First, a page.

With about 200 to 300 of those permits turning over annually, proponents of the territory transfer say Culver City could easily absorb Ladera students.
But Inglewood officials say the number of transferring students could be much higher because many Ladera students currently attend private schools. Ladera leaders expect that very few of those students would switch to public schools. The Cooks, for example, say they plan to keep Gerald in private school, regardless of what happens.
Under state law, district reshuffling proposals must meet nine criteria, including findings that they would not negatively affect the fiscal status of the districts involved, would not significantly disrupt the educational programs and would not promote racial or ethnic discrimination or segregation.
In a detailed report to the county committee, the Inglewood district contends that the proposal meets only one of the nine criteria. They say, for example, the move would be harmful because it would remove the highest socioeconomic group of its students and create “a ‘stigma’ on the balance of” Inglewood students.
Such a move also probably would result in lower state achievement test scores at the two schools that would be most affected by the transfer: Frank D. Parent and La Tijera, both enrolling kindergarteners through eighth-graders.
The loss of Ladera Heights students “could create a situation where many of our most promising academically gifted students from upper middle-class families will leave the district, further separating students on the basis of socioeconomic and racial status,” the report said.
Further, the transfer proposal ignores the significant gains Inglewood schools have made in recent years in the state’s testing and accountability program, according to the report. The district’s overall score on the 2004-05 Academic Performance Index was 679 out of a possible 1,000 -- a 32-point improvement from the previous year. Culver City posted an overall score of 763, approaching the state’s 800 goal.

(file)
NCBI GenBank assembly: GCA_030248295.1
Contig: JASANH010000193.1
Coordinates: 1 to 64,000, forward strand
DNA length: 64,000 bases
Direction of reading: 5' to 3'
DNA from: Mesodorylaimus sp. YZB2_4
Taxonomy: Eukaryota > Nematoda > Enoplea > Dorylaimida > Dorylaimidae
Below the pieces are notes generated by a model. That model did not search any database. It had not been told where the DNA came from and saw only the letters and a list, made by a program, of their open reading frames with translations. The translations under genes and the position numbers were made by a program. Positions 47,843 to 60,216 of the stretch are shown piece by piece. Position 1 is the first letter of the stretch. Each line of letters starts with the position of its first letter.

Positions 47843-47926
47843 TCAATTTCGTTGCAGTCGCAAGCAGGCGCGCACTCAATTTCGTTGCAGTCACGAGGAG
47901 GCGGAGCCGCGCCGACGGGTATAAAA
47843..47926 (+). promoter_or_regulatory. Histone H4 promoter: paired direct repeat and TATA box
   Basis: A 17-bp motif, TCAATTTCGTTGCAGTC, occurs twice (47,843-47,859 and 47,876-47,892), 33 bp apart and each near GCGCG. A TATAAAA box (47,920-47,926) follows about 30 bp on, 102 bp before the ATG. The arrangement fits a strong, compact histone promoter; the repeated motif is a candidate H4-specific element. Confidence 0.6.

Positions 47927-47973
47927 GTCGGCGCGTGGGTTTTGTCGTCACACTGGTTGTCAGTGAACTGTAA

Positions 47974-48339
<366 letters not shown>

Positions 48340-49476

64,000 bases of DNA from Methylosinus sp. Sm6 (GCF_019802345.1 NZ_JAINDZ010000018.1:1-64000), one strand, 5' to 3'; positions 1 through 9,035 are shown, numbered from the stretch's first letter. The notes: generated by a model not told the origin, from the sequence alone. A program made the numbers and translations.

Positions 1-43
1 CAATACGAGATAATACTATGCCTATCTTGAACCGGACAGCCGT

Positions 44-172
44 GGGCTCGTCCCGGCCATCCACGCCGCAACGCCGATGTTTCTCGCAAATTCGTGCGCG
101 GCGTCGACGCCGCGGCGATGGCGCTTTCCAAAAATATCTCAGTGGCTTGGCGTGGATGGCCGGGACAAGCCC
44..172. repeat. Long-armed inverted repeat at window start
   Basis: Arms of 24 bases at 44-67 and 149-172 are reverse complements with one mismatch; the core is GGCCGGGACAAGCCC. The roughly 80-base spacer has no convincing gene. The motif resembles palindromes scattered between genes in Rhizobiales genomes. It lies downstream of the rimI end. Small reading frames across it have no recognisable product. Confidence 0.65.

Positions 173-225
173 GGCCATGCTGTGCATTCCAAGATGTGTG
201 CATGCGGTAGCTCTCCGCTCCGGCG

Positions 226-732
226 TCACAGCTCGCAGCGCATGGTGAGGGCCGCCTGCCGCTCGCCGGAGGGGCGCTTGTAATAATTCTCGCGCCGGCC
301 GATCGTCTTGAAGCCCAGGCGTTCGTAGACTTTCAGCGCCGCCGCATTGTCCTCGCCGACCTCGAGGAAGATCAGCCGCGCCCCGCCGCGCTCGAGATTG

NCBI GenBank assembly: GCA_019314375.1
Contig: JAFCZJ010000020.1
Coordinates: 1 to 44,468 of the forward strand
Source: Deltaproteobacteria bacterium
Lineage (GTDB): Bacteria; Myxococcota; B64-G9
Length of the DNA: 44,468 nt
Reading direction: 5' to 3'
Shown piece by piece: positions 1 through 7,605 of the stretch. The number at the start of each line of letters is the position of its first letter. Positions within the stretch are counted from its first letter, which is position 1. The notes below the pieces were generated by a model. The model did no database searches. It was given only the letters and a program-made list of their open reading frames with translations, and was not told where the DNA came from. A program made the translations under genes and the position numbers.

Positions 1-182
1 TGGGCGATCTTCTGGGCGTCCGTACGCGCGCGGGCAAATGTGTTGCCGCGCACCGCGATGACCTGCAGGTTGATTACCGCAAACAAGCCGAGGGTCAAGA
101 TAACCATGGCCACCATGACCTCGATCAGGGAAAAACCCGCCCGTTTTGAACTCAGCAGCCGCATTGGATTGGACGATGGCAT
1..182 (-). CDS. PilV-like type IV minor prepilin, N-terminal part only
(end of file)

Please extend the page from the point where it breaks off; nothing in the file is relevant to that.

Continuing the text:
Ladera Heights leaders dismiss those arguments -- and the report’s contention that their primary motivation is to raise their property values -- as irrelevant and false.
Ronni Cooper, a former Inglewood school board member and current president of the Ladera Heights Civic Assn., said she and her neighbors have tried for years to work with the district and have been opposed.
“All these parents wanted something better for their schools. They tried and they tried, and then they gave up,” Cooper said. Now, families are looking to Culver City for “a viable public school option,” she said.
Gerald Riberio, a mother of three who has been a volunteer and PTA leader at Parent Elementary for more than 16 years, said she has had “countless meetings with the various principals, superintendents and board members.”
She sent her daughters to a private high school but remains vice president of the Parent PTA, even though she no longer has children there.
“My tax dollars are being used by [the district], so it is obvious that the right thing to do is to try to improve the school and the district,” Riberio said. “But it’s been very frustrating.” Now she wants to help her community align with Culver City schools.
“Any good parent wants their children to have the best education possible,” she said.
Ladera resident and Inglewood School Board Vice President Johnny J. Young, in a letter to his fellow residents, condemned the transfer proposal as motivated by property values and as “racism at its worst
“I, along with many others, want the best for all children, which is why I have donated my services as a change agent board member while continuing to be active in the [Inglewood district] over the past 32 years,” said Young, who would be required to give up his board seat if the transfer went through.
Supporters of switching school districts point out that their property values already are higher than those in Culver City. They also note that Ladera Heights has many African American families, including the Cooks and some of the other strongest proponents of leaving the Inglewood district.
“It’s unbelievable to me how they’ve tried to make it a racial thing,” Cook said.
The county committee is scheduled to discuss a staff report on the proposal Jan. 18 and could decide then whether to accept it and call an election.
It could delay a decision if it determines that an environmental study should be done and if the state board makes an exception to its timeline rules for such transfers.